Allan Rolnick, CPA
There’s one person this year who shouldn’t be getting too many presents come holiday time. That’s crypto-whiz-kid Samuel Bankman-Fried, or SBF. Odds are good that you had never heard of 30-year-old SBF before last month when Alameda Research (his “hedge” fund) and FTX Exchange (his crypto exchange) collapsed in what some have called the biggest financial fraud since Bernie Madoff. On Halloween, he was worth somewhere in the neighborhood of $16 billion, living and working in a sun-splashed $40 million Bahamas penthouse. Last week, he was as good as bankrupt, and even his parents have told friends that his legal bills will likely wipe them out financially. Today, he’s under arrest, and a year from now, he could be measuring sunshine in 15-minute increments in “the yard.” You’d think a guy with that sort of cloud over his future would be listening to lawyers telling him to just shut up. But no, he’s out giving interviews to everyone from random bloggers to the House Financial Services Committee.
A year ago, when crypto had swelled to a $3 trillion market, the IRS was working hard to make sure decentralization didn’t cost the Treasury billions. Now, the entire asset class has crashed. It’s worth less than Amazon, meaning the days of outsized gains may be over. Still, the IRS keeps working to educate taxpayers and enforce new rules: Page One of Form 1040 will require taxpayers to answer under penalty of perjury whether they’ve traded, bought, or sold any “digital assets” in the last year. That’s a change from last year’s form, which asked about “digital currency.” The broader language covers non-fungible tokens, or NFTs – digital images of bored apes, toilet paper with flowers, and even the original source code for the world wide web. (NFT prices have crashed, too. This is my shocked face.) Starting in 2023, crypto exchanges and brokerages will be required to report transactions directly to the IRS – as they do for stocks and other assets – so the income can be properly taxed.
The IRS is continuing to subpoena third-party custodians to ferret out income that traders have previously omitted from their returns. Taxpayers who trusted FTX to hold their assets will be able to deduct their losses someday – but not until the bankruptcy court finishes its work. It’ll be like National Transportation Safety Board investigators combing through the charred remnants of a plane crash, except there won’t be a black box to explain what happened. The good news, at least for SBF, is that he probably won’t have to worry about the IRS himself. We know he borrowed a tax-free billion from Alameda. But we have no clue how much taxable income he may have earned before his wings melted in the sun. And the IRS may never know how much he really owes. FTX’s new CEO John J. Ray III – the guy who buried the corpse of Enron – told a bankruptcy court: “Never in my career have I seen such a complete failure of corporate controls and such a complete absence of trustworthy financial information as occurred here.” November 11, when FTX filed for bankruptcy, will certainly mark a milestone. We just don’t know yet whether it will be the effective end of crypto as a mainstream asset class or the birth of a new phase with renewed legitimacy. Either way, we’ll be here to help you keep more of your gains or make the most of your losses!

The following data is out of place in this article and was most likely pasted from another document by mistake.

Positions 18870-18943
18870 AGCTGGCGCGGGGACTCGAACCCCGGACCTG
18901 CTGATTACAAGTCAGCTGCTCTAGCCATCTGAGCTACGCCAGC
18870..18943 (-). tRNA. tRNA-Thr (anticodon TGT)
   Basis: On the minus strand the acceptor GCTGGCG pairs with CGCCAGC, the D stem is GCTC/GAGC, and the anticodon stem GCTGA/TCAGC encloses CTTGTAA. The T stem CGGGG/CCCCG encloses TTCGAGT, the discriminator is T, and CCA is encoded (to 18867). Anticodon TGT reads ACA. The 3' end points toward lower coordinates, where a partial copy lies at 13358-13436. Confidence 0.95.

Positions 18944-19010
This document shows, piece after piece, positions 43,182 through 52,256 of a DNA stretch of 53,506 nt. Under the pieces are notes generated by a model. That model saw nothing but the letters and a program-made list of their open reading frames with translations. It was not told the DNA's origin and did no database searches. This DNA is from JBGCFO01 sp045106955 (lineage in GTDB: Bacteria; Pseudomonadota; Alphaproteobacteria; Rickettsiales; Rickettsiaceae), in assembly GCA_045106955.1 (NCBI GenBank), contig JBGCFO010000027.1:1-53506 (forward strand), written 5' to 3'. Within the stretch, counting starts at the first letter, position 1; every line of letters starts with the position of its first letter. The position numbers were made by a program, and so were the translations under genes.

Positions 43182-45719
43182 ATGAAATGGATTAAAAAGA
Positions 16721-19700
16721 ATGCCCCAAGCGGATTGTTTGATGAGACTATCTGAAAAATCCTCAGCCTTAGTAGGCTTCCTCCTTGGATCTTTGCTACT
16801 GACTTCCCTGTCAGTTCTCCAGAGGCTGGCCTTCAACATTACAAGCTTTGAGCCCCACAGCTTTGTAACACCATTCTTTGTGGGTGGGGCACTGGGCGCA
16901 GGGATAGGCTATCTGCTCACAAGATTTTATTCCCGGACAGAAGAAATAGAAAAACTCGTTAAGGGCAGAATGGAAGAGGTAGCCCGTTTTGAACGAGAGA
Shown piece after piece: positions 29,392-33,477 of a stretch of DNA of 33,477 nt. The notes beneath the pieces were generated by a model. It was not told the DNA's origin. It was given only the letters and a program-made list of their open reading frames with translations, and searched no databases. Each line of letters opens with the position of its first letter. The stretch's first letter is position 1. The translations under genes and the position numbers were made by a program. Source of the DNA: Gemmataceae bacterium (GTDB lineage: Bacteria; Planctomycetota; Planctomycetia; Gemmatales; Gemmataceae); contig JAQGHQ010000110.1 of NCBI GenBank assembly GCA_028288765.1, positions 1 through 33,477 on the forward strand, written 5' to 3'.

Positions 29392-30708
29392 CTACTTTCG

Allan J Rolnick is a CPA who has been in practice for over 30 years in Queens, NY. He welcomes your comments and can be reached at 718-896-8715 or at firstname.lastname@example.org.